i've used all the brakes you mentioned in the first post and have never had any problem controlling my bike on a hairy descent. there is definitely a learning curve involved when switching to new technology, and it's something you can get used to very quickly. hundreds of thousands of bicycle riders use and enjoy hydraulic rim brakes every day with no problem. if you have a problem with juicy 7s being "grabby" pull the lever slower and apply less pressure. they have tons of modulation when set up and used properly. that grabbiness is a good thing when you need to come to a controlled, complete stop in a hurry. re-train your muscles and soon, you too will be riding and enjoying your new hydraulic disc brake setup.
After reading all the above comments ... 1) I'm glad you understand what I'm saying. Point of engagement, amount of pedal/lever travel, power ... none of those are modulation or grabbiness, but they keep getting associated. And 2) yeah, i'm coming to the conclusion that people like their brakes to grab hard on initial bite. I didn't really know anyone personally who liked this in performance cars and usually complained if the brakes grabbed too hard on initial application because it upsets the chassis too easily. This clearly doesn't translate into biking which is a shame (for me).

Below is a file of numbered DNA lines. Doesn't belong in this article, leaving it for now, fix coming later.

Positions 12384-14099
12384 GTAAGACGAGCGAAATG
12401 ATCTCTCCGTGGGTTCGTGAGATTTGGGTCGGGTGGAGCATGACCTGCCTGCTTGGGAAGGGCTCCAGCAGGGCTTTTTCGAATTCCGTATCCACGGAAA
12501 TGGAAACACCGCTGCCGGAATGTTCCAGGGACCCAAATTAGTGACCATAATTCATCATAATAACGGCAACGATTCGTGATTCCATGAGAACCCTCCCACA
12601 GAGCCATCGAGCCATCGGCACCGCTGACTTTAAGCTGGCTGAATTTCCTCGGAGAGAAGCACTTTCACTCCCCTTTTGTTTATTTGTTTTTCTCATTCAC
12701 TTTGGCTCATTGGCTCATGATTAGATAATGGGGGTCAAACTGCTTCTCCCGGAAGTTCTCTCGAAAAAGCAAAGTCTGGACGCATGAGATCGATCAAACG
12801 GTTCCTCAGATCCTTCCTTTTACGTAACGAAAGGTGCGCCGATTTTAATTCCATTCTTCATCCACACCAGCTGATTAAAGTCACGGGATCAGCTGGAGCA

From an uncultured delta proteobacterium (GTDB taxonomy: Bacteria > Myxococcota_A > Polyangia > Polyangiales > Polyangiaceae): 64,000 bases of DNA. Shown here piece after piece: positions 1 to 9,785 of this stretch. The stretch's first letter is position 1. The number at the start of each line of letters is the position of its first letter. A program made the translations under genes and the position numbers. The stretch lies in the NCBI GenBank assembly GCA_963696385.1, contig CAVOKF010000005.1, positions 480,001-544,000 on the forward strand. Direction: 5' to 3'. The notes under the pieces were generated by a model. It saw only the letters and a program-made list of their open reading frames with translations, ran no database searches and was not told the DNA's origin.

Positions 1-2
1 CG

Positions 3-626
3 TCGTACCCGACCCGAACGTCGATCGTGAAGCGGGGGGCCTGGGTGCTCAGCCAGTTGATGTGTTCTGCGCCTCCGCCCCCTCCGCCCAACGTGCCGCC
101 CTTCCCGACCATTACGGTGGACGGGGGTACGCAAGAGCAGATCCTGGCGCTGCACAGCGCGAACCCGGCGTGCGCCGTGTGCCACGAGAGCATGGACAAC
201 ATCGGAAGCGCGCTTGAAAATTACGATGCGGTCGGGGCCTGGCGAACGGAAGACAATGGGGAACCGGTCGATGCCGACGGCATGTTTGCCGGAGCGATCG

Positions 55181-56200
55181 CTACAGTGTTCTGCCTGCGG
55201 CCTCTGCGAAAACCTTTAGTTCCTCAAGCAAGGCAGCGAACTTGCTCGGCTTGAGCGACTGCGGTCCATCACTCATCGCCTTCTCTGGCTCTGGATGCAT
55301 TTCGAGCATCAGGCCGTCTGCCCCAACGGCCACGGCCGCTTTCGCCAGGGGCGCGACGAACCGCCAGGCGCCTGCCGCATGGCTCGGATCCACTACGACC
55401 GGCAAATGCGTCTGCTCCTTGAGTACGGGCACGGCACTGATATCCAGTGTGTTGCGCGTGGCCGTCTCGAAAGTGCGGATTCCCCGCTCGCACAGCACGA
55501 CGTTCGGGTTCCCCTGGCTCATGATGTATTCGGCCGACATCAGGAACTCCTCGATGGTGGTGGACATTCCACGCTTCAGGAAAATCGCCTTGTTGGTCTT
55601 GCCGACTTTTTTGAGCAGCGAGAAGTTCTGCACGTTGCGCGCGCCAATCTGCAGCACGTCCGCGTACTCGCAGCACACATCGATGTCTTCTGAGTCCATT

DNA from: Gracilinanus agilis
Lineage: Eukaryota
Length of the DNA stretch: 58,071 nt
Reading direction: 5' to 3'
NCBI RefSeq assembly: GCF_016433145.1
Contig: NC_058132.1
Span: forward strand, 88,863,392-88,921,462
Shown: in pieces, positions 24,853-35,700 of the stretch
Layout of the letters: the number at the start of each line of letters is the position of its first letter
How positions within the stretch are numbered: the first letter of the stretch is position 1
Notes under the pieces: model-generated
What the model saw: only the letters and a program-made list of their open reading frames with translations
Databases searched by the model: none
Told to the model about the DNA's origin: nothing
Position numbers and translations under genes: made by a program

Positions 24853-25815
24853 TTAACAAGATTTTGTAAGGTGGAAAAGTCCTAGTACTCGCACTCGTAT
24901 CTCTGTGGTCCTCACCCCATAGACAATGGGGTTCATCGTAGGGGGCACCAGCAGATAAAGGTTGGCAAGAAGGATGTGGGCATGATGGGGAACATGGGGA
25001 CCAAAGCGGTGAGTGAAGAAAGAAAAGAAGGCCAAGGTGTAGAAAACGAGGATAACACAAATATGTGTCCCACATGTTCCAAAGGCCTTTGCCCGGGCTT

OneTinSloth, thanks again for understanding exactly what i was/am asking. Anyway, I think I have a game plan at the very least ...